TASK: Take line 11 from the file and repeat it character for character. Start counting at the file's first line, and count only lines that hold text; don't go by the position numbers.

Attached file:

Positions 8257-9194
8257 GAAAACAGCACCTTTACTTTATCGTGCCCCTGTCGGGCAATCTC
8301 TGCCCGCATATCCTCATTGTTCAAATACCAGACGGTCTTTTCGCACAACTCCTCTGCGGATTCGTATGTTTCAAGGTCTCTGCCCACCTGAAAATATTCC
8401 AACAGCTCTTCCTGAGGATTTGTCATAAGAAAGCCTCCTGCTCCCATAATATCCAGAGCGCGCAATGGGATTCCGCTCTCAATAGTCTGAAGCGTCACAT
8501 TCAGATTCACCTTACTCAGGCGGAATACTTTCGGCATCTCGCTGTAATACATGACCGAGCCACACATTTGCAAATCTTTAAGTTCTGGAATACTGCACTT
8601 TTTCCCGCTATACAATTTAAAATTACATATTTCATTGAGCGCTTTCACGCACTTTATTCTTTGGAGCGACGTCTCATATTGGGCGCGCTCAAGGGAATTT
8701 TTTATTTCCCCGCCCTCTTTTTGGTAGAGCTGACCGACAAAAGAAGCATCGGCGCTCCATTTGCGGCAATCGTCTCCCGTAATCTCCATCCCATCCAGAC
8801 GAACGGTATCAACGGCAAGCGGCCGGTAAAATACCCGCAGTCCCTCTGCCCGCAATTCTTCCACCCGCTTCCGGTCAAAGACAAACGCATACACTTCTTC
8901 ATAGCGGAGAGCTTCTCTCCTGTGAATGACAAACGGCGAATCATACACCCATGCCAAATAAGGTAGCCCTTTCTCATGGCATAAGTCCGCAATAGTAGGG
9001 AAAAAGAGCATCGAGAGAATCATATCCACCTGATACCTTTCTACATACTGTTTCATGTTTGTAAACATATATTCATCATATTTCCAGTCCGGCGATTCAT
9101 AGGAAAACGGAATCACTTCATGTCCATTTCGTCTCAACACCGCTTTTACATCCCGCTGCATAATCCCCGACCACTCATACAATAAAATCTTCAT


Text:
9101 AGGAAAACGGAATCACTTCATGTCCATTTCGTCTCAACACCGCTTTTACATCCCGCTGCATAATCCCCGACCACTCATACAATAAAATCTTCAT